Buildings with solar arrays have atypical energy load curves, so we set Gridium Labs upon testing new data science techniques to create algorithms that can accurately handle solar generation.

Solar is sweeping the nation, but its also adding a new challenge to the science of analyzing meter data. Traditional approaches can’t accurately handle the added complexity of a solar array’s inverse effects on the building’s load curve, but big data analytics, applied mathematics, and machine learning algorithms can.

Enter Gridium Labs, our digital garage where we tinker and refine the algorithms, models, and software code that power our products and reveal insights for the buildings using them.

Accurately calculating energy use forecasts day after day, week after week, is not easy. For one thing, it requires tons of data. Pairing your utility meter data with wet-bulb and dry-bulb temperature for that many meters would be impossible on just one computer.

There are ~35,000 data points every year for a smart meter reading once every 15 minutes.

Gridium addressed this issue by building its big data analytics software in the cloud, which is capable of calculating load curve predictions on hundreds of thousands of meters every day. Gridium buildings receiving Snapmeter service will be familiar with the output of these calculations: Monday morning emails flagging any anomalous energy use from the week prior–such as start-up and shut-down behavior, peaks, off-hours use, and elevated baseloads–and a load curve prediction for the week ahead.

One set of experiments conducted in our digital garage centered on improving the accuracy of the algorithms when faced with the effects of solar arrays (and fuel cells). Depending on the generating capacity of the array, it may completely offset your building’s need for utility-provided electricity late in the afternoon, which is exactly the time when a typical building needs the most energy from the grid. Who knew a solar array’s dark side would be a gentle duck curve?

The Snapmeter graph below visualizes this offsetting effect quite clearly on Saturday and Sunday afternoons. The shaded, elevated off-hours baseload use above 50kW reflects the software’s understanding that weekend afternoon use of 0kW should not be considered part of this building’s expected baseload:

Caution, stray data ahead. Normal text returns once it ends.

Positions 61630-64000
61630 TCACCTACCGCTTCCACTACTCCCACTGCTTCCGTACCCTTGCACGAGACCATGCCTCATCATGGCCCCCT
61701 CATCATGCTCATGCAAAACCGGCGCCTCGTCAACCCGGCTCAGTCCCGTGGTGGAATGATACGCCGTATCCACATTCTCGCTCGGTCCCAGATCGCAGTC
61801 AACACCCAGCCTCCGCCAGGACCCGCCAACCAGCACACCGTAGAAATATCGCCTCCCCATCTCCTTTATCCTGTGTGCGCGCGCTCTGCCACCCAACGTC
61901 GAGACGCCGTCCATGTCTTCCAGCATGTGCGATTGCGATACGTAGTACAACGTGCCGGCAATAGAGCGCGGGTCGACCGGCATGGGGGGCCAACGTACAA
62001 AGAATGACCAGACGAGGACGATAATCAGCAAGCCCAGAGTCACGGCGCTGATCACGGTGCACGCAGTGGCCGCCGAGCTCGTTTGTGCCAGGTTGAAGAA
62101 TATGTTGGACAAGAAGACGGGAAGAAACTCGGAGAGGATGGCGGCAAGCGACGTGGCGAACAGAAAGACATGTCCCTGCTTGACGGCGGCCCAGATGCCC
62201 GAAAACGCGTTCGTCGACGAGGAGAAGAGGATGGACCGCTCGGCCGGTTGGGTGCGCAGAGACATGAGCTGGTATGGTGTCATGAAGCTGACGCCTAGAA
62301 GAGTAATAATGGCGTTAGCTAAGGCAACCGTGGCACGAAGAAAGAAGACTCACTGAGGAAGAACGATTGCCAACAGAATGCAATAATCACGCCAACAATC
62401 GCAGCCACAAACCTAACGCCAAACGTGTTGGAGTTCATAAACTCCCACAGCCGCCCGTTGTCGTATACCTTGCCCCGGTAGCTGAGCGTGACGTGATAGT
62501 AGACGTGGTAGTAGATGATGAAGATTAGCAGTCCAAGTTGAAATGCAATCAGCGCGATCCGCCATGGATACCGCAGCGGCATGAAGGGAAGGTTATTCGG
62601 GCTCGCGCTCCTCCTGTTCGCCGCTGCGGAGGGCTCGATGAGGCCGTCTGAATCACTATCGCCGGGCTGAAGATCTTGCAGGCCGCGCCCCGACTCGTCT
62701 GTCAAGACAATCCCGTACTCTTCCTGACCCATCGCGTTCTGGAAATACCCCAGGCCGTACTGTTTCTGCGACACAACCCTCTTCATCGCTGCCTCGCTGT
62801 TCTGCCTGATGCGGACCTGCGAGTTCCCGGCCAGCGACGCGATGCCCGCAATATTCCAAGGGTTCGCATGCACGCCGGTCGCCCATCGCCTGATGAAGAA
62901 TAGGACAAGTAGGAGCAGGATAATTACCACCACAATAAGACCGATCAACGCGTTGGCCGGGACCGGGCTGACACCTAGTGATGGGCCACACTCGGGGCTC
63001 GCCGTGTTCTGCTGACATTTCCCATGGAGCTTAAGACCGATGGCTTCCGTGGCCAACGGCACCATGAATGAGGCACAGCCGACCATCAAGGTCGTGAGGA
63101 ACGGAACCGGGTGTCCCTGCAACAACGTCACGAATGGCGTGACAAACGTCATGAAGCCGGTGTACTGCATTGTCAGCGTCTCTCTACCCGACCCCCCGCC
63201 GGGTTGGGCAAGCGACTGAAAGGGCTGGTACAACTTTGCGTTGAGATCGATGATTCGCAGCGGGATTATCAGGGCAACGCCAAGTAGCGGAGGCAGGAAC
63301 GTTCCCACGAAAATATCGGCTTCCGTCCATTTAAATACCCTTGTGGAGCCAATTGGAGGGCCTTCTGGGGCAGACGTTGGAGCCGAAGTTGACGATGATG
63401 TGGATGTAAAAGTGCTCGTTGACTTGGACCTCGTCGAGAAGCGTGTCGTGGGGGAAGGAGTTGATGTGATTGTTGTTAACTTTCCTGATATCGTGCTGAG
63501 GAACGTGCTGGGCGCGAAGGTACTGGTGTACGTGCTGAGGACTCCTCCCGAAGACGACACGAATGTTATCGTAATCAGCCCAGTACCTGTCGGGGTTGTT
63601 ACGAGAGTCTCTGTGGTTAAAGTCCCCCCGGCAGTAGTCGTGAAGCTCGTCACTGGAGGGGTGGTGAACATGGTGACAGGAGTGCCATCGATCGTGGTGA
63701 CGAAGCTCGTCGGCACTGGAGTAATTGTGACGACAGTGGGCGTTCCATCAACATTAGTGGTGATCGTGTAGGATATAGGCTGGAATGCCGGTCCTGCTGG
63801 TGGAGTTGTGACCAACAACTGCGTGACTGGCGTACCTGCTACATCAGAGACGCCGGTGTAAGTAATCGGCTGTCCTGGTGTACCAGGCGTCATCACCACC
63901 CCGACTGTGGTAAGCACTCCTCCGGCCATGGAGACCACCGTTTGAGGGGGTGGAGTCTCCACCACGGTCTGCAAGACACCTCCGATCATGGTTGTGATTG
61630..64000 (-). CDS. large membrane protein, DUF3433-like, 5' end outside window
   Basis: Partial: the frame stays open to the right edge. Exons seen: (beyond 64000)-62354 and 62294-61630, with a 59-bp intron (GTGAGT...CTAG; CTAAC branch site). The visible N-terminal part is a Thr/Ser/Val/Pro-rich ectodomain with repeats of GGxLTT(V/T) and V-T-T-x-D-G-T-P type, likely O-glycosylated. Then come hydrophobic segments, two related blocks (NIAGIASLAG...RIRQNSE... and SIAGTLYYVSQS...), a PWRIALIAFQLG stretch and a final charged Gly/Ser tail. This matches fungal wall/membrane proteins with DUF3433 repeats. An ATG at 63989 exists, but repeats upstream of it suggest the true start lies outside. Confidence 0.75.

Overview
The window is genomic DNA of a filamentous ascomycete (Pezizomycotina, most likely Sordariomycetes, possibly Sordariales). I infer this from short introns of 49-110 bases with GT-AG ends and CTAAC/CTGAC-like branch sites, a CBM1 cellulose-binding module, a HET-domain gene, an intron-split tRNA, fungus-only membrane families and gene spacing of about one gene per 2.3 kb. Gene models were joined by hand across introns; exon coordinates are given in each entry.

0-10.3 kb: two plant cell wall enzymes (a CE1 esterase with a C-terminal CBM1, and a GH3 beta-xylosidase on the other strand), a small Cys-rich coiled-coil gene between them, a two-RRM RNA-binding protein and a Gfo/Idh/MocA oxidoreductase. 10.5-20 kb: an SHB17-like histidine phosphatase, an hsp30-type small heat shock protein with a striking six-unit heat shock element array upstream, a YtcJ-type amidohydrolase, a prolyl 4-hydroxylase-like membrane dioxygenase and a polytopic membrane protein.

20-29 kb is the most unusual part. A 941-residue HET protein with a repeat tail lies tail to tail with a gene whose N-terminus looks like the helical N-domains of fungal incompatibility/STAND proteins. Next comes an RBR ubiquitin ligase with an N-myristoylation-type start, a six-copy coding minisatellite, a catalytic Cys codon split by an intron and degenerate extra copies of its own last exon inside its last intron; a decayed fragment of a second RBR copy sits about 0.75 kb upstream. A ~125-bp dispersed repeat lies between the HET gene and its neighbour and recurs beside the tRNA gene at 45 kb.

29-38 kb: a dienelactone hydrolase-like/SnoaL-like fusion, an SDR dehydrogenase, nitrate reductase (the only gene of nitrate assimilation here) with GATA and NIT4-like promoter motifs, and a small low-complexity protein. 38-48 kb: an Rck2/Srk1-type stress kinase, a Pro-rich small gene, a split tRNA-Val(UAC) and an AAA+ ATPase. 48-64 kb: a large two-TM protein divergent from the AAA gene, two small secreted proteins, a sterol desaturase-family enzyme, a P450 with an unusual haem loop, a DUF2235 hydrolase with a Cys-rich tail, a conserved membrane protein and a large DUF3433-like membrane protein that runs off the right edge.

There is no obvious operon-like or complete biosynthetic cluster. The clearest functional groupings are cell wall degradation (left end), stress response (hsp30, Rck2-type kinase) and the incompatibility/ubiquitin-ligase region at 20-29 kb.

Snapmeter image showing baseload.

Similarly, the early-afternoon ramp down and late-afternoon ramp up in energy use are not considered components of the building’s expected start-up or shut-down sequences (see shaded areas):

Snapmeter graph of startup and shutdown.

These are tricky issues, but if you have a solar building, or are considering solar, you can rely on Gridium to provide reliable advice even though your meter looks a little different than others.

Gridium Labs is also capable of quantifying interesting realities of energy use in buildings, such as the percentage of energy used while an average building is unoccupied compared to the percentage of energy used while it’s “on.” Here’s a hint: the answer may not be what you think…

If you have ideas on energy analytics tests we should run, feel free to let us know.

About Millen Paschich

Millen began his career at Cambridge Associates, trained in finance at SMU, and has an MBA from UCLA. Talk to him about bicycling, business, and green chile burritos.

One reply on “Testing solar algorithms in our digital garage”

  1. Ken Cogliano says:

    We currently use your service for the Mazda buildings in Irvine CA.
    We have solar installed at 1421 Reynolds ave, Irvine and we don’t have a log of how much power the solar system puts out per day/week/month
    We do know the Edison power usage but without knowing and logging the solar output we don’t know the total building consumption.
    We really want to be able to accurately do this, what do you suggest?
    Ken Cogliano

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